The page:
US 2775240 A
Description (OCR text may contain errors)
De- 25, 1956 E. J. MoRRlsEY, JR.. ET AL 2,775,240
GAS VALVE Filed Feb. 9, 1955 6 sed. www. C ,rfb e nohm AEMD/m o may@ Jdw mlm. da. W
United States Patent O GAS VALVE Edwardl. Morrisey, Jr., `audllowardA. Richards, Waukegan Township, Lake County, Ill., assignors to Abbott boratories, North Chicago, Ill., a corporation of Application February 9, 1953, Serial No. 335,746 1 12 Claims. (Cl: 1285-214) The present invention relates generally to a gas valve for use inA control in the passage of gas into a fluid container andmore particularly to an improvedair check valve for use in venoclysis equipment;
Generally venoclysis equipment consists of a iuid container holding a substantially greater amount than an ordinary hypodermic syringe, an outlet for the container attached to a length of flexible tubing having a hypodermic cannula on the end thereof, and an air inlet for the container. The devices of the prior art for controlling the inflow1 of air and other uids into the venoclysis containers have been various and sundry. Included in the prio'rart devices are internal'air bleeds such as a stand-pipe projecting into the container andprojecting above the level of lluid therein when in an inverted position, ball check valve secured tothe container closure, and bulky external liquidair filters. e
The air valves or air.` bleeds of the` prior art are relatively expensive or cumbersome and.` are not suitable for use disposable venoclysis equipment.`
It is an object of the present invention, therefore, to provide an improved air valve which can be manufactured very economically.
It is another object ofthe present invention to provide an air valve whichis extremely simple in construction.
It is still another object of the invention to provide an air valve which employs no moving lparts and thereby eliminatesthe danger of mechanical failures. l
It is still another object of the invention to provide an improved closure for venoclysis containers.
Other objects of the invention will be evident from the detailed description and claims to follow.
Referring to the drawing: e
Figure l is,` a fragmentaryvertical sectional view of a closure `cap on avenoclysis bottleshowingone embodiment ofthe improved air valveof the present invention and a drip tube connected therewith. e
Figure 2 is a bottom plan View of theclosure cap shown in Figure l` with the drip tube removed.`
Figure 3 is a fragmentary vertical sectional view of a modified closure cap and air valve.
Figure 4 is a fragmentary vertical sectional view of a still further modified form of closure cap and air valve.
Figure 5 is avertical sectionalview of an air valve suitable for use with venoclysis `containers having penetrable closures without a passage extending therethrough.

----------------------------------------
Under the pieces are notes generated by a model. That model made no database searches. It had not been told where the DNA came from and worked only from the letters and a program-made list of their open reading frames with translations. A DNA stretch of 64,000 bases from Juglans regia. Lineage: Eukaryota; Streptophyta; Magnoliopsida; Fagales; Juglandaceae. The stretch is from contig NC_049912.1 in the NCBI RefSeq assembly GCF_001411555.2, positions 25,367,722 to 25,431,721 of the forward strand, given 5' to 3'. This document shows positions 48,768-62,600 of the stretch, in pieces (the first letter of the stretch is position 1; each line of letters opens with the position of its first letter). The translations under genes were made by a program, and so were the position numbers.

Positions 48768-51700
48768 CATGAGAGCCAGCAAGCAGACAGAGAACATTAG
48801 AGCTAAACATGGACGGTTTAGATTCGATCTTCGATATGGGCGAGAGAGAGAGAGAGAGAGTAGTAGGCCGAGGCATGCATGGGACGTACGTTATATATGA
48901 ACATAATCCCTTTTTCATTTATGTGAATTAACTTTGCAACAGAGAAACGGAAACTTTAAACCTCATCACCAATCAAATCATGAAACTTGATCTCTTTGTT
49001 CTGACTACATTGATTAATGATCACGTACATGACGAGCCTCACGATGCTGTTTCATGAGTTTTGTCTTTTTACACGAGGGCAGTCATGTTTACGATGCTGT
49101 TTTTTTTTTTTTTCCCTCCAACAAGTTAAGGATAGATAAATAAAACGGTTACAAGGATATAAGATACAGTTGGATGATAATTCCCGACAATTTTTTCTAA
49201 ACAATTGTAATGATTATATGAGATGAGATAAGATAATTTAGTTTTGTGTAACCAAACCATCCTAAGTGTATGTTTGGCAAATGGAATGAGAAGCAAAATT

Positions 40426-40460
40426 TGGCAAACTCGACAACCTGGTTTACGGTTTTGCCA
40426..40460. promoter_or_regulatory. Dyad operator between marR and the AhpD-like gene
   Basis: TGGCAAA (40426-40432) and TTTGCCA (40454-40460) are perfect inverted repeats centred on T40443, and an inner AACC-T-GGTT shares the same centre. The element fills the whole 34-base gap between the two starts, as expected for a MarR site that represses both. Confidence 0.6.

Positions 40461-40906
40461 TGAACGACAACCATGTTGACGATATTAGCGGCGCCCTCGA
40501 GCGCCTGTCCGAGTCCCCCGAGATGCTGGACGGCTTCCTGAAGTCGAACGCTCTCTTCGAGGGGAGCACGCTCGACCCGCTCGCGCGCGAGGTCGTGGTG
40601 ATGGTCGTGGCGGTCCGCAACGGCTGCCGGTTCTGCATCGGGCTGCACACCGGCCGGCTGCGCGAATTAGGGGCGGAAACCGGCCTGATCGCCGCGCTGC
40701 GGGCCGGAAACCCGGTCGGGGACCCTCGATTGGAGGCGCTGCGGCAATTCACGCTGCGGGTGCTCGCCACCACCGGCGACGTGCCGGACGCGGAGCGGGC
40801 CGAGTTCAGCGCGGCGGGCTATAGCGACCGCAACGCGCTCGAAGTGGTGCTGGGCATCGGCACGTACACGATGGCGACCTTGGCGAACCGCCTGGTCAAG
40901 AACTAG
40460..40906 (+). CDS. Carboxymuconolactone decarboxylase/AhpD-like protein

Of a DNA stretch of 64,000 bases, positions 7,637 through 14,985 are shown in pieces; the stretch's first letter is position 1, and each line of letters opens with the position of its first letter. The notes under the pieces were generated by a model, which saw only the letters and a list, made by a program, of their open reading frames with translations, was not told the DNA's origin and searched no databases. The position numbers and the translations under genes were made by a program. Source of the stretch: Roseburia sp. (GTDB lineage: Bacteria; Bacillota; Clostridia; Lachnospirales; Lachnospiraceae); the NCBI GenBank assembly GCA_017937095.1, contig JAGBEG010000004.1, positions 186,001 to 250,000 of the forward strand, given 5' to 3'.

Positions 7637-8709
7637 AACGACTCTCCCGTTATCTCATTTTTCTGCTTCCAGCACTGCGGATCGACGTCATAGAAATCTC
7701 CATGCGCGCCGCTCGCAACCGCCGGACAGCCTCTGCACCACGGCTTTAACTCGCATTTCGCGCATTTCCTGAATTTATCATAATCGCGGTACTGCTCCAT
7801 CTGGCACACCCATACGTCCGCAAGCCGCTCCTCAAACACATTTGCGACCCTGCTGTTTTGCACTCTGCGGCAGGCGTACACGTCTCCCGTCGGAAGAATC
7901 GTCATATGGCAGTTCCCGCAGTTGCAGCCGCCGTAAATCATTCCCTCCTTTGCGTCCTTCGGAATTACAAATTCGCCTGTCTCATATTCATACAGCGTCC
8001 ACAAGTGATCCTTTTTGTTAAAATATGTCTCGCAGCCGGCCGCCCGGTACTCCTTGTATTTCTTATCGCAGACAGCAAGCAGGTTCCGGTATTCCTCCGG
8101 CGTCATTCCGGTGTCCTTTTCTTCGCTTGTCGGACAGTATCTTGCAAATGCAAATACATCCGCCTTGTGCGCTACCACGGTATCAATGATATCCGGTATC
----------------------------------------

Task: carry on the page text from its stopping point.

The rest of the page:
Referring specifically to the drawing the improved apparatus herein illustrated is shown employed in connection with a glass or other suitable `bottle represented by numeral 11, being suspended in inverted position so that its neck 12 projects downwardly. The neck 12 is provided with suitable external screw threads 13. A cap 14 preferably formed of hard rubber or plastic material or other, suitable material is provided with internal screw threads so as to` fit the external threads on the neck of thebottle.- j
The end wall` 15 of the cap 14 is provided with a central 12,775,240 Patented Dec. 25, `1956 opening 16 and a relatively soft rubber member 17 associated with the rigidcap member 14. The resilient rubber member 17 comprises a main disk portion 18 of such.
size that a preferable portion of the disk is adapted to overlap a portion of the cap end 15 so that suchpreferable i portion is` disposed between the lip 19 ofthe bottle and the end wall 15 of the rigid cap member. The disk 18v therefore serves as a gasket to assure a fluid tight seal between the cap 14 and the bottle 11. The resilient member 17 t is anchored to the cap by being provided with. a,
bottle 11. `Since in some instances the liquid which lis` administered from the bottle 11 must be passed through a strainer before it enters the tubing on its way to the injectingneedle, a strainer may be secured to the. inwardly projecting member 21 and extends inwardly into the uid within the container. And, as shown in Figure 1, it is often desirable to have a means for determining the rate of out-flow of fluid from the bottle 11` and this is facilitated by having a` sight glass or drip tube secured to.
the outwardly projecting member 23 of the closure. The resiliency of the projecting member 2.3 permits an air tight seal betweenthe'drip tube 40 andthe projection 23 of the closure member. secured to` the lower end of the drip tube 40 and a ilow control device 42 isV positioned transversely of the tube between the drip tube 40 and the hypodermic needle adapter 43; If desired the drip tube can be provided with a strainer element.
i Alongside the downwardly projectingportion 22 there isv also provided another but smaller downwardly extending-,projection 25which is generally cylindrical in form and isprovided with an opening 27 therethrough. A iitting26xis removably secured to the smaller projection 25 and consists of a` means for controlling the entrance of air or other liuids into the bottle 11.